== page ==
One of the areas with increasing demand in the corporate environment is better communication between team members and managers. One way to improve communication is to do weekly performance management check-ins. This plays a crucial role in improving employee performance and maintaining the corporate culture.

When communication is a part of the daily cycle of the workflow, it becomes a casual part of the workplace routine instead of a nervous conversation that happens every so often. The days are gone when employees should be afraid of that “meeting with the boss.” In fact, the term boss is all but gone as well.

Management receives more respect, and engagement rates are better when leaders immerse themselves into the daily activities of lower-level team members and almost become a peer. A manager that is in the trenches with his team will be looked at in a much more favorable way, which does wonders for performance management.

Employee Coaching Model

Managers turning into coaches for team members is an increasing theme in the most successful PMS platforms. Coaching doesn’t mean telling your employees what to do. It means asking the right questions and listening in an effective way to help team members come up with solutions to existing issues.

In studies, there have been more favorable results when team members come to management for answers, and their managers engage and converse with them to come up with a solution, rather than barking some answers at them. Nowadays, team members are just as capable and intelligent, if not more so, than their managers.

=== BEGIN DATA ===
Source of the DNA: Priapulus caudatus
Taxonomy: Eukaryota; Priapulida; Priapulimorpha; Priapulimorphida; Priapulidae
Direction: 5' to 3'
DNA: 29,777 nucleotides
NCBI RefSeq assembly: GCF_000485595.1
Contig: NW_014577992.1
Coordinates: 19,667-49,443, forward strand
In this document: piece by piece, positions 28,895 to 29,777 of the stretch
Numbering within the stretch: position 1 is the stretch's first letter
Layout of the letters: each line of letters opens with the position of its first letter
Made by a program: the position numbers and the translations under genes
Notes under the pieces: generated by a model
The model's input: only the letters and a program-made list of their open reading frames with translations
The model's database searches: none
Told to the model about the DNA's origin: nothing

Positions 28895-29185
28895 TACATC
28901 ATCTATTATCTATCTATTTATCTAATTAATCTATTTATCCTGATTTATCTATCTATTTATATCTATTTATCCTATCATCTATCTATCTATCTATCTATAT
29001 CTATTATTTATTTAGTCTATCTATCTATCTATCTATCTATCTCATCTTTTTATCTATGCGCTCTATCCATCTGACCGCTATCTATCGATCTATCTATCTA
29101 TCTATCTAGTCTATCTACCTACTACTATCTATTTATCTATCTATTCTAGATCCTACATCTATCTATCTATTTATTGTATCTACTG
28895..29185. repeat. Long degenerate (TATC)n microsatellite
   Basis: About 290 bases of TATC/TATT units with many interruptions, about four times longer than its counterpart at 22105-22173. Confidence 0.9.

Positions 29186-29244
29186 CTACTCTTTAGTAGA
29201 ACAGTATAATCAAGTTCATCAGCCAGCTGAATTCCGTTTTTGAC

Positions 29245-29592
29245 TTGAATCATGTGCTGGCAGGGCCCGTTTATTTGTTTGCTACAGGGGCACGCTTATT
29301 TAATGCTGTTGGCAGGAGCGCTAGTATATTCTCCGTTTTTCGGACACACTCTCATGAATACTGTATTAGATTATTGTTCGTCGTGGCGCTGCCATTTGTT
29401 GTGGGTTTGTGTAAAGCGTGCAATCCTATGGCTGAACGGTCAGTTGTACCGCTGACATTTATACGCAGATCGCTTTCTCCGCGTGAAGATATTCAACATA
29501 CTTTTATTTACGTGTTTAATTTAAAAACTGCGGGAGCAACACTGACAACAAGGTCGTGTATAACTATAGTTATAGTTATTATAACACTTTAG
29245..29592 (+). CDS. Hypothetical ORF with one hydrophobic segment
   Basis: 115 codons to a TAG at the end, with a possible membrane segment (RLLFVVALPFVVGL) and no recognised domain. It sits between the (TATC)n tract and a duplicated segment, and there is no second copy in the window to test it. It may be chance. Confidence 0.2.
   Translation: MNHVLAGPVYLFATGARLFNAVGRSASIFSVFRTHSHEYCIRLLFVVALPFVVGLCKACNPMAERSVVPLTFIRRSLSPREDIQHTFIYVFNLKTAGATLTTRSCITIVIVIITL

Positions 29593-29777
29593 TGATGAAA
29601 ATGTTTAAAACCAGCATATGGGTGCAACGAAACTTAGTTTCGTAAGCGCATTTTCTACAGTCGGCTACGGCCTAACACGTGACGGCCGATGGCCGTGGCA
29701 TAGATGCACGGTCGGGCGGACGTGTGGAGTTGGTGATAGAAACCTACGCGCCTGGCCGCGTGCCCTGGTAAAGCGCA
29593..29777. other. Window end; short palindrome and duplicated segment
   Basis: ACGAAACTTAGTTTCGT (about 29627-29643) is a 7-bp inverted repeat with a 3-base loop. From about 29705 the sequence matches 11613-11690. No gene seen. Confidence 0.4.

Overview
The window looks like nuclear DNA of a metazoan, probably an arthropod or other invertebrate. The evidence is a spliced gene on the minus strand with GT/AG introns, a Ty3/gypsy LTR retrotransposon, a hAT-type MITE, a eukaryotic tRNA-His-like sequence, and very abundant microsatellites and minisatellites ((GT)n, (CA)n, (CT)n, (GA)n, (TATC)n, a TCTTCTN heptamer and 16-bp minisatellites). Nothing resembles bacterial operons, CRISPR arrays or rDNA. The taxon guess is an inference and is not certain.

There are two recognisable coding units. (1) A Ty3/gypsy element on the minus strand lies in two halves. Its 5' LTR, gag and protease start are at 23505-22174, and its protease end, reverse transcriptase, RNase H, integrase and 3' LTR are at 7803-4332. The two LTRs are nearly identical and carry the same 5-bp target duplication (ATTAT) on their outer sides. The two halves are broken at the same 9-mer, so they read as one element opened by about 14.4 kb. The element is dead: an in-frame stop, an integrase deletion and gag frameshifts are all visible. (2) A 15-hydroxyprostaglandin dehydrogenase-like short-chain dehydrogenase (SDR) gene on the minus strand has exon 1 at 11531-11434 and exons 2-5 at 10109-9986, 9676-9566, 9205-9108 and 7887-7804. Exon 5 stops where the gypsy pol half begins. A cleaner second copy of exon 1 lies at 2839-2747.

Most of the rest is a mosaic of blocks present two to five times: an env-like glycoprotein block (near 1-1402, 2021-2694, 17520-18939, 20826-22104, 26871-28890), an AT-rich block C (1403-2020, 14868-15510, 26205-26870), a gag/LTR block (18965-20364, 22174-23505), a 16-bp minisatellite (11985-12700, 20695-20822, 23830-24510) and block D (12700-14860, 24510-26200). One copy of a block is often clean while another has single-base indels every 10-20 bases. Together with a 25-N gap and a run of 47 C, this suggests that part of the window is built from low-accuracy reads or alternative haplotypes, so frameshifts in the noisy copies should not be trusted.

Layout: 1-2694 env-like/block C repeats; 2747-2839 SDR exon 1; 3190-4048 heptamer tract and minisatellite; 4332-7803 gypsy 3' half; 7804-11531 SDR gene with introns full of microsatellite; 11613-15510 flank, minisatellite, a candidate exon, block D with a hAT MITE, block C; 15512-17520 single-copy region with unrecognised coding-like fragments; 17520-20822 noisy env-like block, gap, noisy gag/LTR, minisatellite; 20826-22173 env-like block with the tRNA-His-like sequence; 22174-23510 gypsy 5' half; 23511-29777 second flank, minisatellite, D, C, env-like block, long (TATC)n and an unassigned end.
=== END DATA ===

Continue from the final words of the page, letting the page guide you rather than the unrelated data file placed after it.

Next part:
They’re not looking for someone to lead them or pull them along. They are looking for someone to be right there with them, digging for solutions as part of the team. Managers should be more useful for their resources and ties to corporate than being looked at as an authority figure. Management should still be active players in the starting lineup, but just calling the plays from the huddle and not the sidelines.

A Steady Cycle and Not a Checked Box

Think about a cyclical view of performance management instead of a straight-line or a once-per-year box-checking party for all the employees of a company. The path to improvement is never a straight line; there are many circles, curves, arches, and other weird routes that lead to the goal.

When you treat performance management as an ongoing process instead of a once per quarter or once per year paper assessment, it’s much easier to embrace a management role that’s more like a coach or mentor. You’re holding your team members’ hands the entire way instead of waiting for them at the end of a line with an ax and chopping block.

It seems the recurring theme for performance management and assessments is having more focus on the development of employees and more engagement and coaching from managers. So far, this has been a winning formula, and if you can produce these elements within your PMS platform, you should have no trouble keeping up with the competition. Download the ebook, “The Skeptics Guide to Performance Management” and get started on improving your performance management process.